dc.language.isoengen_US
dc.publisherComité editorial Animal Feed Science and Technologyen_US
dc.source215;
dc.subjectForage diversityen_US
dc.subjectWoody planten_US
dc.subjectGoaten_US
dc.subjectIntake rateen_US
dc.subjectDigestibilityen_US
dc.subjectTanninsen_US
dc.titleDiet mixing and condensed tannins help explain foraging preferences by Creole goats facing the physical and chemical diversity of native woody plants in the central Monte desert (Argentina).en_US
dc.typeArtículo Científicoen_US
umaza.description.filiationFil: Egea, Angela Vanina. Instituto Argentino de Investigaciones de las Zonas Áridas (IADIZA), Mendoza, Argentina Facultad de Ciencias Veterinarias y Ambientales, Universidad Juan Agustín Maza, Mendoza, Argentina.en_US
umaza.description.filiationFil: Allegretti, Liliana Inés. Instituto Argentino de Investigaciones de las Zonas Áridas (IADIZA), Mendoza, Argentina Facultad de Ciencias Veterinarias y Ambientales, Universidad Juan Agustín Maza, Mendoza, Argentina Facultad de Ciencias Agrarias, Universidad Nacional de Cuyo, Mendoza, Argentina.en_US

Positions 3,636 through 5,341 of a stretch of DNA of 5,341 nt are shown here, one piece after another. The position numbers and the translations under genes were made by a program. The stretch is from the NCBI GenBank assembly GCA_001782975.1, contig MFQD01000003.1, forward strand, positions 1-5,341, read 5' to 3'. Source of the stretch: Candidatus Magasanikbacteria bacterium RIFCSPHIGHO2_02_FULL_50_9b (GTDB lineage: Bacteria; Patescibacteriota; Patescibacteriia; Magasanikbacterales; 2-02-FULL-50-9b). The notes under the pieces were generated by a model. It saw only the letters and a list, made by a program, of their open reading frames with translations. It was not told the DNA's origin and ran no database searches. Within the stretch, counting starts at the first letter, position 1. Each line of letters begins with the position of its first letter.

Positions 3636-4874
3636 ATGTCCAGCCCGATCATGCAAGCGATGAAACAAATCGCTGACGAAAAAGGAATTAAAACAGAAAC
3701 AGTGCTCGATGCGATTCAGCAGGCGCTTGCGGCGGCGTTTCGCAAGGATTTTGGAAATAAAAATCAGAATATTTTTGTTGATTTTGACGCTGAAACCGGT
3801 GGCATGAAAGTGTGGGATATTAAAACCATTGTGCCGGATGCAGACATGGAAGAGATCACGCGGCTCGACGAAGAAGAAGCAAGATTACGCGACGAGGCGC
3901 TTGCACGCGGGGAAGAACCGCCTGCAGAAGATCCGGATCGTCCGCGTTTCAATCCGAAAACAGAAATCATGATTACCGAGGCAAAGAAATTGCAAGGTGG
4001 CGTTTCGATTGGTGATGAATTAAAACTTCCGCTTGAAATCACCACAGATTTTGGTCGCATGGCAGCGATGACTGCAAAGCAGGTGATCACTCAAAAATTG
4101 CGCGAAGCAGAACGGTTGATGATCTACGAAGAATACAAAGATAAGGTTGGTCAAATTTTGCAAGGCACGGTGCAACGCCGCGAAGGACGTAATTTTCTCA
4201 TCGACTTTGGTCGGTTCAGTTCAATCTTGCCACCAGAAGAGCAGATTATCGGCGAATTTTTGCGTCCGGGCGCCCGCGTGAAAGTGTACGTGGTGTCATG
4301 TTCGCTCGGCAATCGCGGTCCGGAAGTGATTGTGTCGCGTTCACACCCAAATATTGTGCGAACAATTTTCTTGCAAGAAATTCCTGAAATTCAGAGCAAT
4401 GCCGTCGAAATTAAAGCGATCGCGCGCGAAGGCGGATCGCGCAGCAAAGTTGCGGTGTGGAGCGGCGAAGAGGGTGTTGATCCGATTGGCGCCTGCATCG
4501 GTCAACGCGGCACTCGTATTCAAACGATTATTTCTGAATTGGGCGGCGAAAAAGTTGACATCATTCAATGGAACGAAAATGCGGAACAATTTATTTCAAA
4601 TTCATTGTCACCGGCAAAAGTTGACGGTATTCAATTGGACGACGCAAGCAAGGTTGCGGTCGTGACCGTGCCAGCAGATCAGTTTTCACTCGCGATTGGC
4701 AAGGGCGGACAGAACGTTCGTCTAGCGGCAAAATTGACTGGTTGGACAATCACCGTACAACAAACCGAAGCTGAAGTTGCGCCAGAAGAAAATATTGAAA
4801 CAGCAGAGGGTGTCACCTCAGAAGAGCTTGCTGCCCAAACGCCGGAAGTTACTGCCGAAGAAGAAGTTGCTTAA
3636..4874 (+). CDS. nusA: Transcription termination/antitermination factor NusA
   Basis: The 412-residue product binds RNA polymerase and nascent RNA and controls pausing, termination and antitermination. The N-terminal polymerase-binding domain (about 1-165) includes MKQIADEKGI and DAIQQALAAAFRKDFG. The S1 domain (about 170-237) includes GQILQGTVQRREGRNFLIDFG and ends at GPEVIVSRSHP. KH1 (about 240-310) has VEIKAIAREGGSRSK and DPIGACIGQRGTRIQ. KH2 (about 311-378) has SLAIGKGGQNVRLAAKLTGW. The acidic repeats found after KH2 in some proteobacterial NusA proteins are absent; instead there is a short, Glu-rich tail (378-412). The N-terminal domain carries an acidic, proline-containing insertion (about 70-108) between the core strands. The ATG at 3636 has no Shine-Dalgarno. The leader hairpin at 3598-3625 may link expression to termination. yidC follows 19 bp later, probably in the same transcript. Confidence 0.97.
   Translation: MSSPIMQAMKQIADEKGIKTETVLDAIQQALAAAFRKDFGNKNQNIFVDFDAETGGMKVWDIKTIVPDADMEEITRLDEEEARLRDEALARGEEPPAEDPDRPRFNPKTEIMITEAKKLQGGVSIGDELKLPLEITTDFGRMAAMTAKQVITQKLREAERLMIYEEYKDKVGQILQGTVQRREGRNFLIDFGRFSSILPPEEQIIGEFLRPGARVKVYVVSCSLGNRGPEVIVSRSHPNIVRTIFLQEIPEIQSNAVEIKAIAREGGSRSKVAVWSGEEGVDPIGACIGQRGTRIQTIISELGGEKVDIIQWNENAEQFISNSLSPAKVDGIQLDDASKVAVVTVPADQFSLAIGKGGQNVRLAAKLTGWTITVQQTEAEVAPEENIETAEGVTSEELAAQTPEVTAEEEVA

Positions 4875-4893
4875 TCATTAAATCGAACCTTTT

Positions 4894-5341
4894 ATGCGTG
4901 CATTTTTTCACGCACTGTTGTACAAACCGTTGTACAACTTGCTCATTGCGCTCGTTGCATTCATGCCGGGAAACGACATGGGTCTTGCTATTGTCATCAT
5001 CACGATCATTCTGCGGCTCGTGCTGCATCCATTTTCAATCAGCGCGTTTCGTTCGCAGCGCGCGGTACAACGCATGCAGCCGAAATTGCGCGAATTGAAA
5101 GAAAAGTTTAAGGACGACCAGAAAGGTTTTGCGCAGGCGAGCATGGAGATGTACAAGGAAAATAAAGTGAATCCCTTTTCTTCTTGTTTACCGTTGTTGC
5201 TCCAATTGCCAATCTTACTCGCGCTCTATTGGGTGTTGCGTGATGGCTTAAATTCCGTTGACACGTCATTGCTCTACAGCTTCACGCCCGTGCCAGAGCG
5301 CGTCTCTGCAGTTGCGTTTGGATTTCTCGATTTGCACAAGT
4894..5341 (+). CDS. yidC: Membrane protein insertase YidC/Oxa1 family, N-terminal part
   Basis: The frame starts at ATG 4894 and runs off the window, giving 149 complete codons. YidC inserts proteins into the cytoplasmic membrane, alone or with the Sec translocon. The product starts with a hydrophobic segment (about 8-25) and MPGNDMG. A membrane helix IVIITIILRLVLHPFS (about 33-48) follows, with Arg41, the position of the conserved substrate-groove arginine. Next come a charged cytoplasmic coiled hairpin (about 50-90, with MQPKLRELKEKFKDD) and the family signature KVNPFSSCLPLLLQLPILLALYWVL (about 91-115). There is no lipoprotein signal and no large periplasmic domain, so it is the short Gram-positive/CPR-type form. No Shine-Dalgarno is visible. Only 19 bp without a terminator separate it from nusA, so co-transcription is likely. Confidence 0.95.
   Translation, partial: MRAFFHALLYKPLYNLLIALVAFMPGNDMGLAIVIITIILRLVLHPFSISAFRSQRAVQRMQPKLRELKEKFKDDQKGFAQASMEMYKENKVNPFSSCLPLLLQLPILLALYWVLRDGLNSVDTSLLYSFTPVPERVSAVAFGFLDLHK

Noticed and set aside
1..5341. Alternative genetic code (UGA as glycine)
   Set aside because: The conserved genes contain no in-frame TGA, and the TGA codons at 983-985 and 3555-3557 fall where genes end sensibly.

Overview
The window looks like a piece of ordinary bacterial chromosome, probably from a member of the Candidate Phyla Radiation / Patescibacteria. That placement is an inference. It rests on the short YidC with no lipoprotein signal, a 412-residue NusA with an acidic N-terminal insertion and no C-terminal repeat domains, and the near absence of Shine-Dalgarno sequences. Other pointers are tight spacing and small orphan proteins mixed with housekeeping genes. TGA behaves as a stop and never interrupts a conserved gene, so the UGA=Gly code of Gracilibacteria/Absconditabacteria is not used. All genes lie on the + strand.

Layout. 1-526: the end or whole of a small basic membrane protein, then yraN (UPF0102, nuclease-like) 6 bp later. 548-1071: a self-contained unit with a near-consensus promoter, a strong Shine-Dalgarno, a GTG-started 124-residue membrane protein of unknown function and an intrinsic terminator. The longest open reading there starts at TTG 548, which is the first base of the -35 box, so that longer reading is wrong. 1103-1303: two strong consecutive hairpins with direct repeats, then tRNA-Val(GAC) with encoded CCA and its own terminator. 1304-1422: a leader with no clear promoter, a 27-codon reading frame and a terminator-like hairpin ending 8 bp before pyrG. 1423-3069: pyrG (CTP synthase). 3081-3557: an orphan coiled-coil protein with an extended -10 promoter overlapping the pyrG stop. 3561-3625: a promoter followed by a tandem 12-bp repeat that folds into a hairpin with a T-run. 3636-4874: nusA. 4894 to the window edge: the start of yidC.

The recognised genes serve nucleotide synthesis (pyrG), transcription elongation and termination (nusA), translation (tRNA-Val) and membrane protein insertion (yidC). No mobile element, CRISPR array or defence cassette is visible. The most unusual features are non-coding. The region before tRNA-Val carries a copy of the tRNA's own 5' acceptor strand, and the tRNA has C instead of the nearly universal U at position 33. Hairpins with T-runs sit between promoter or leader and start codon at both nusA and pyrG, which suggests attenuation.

umaza.description.filiationFil: Paez Lama, Sebastián Antonio. Instituto Argentino de Investigaciones de las Zonas Áridas (IADIZA), Mendoza, Argentina.en_US
umaza.description.filiationFil: Grilli, Diego Javier. Facultad de Ciencias Veterinarias y Ambientales, Universidad Juan Agustín Maza, Mendoza, Argentina.en_US
umaza.description.filiationFil: Fucili, Mercedes. Instituto Argentino de Investigaciones de las Zonas Áridas (IADIZA), Mendoza, Argentina.en_US
umaza.description.filiationFil: Guevara, Juan Carlos. Instituto Argentino de Investigaciones de las Zonas Áridas (IADIZA), Mendoza, Argentina Facultad de Ciencias Agrarias, Universidad Nacional de Cuyo, Mendoza, Argentina.en_US
umaza.description.filiationFil: Villalba, Juan José. Department of Wildland Resources, Utah State University, Logan, UT, USA.en_US
umaza.statusSNRDPublicadaen_US


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    Artículos científicos publicados por equipos de investigación UMaza con resultados de proyectos realizados en las áreas disciplinares: ciencias veterinarias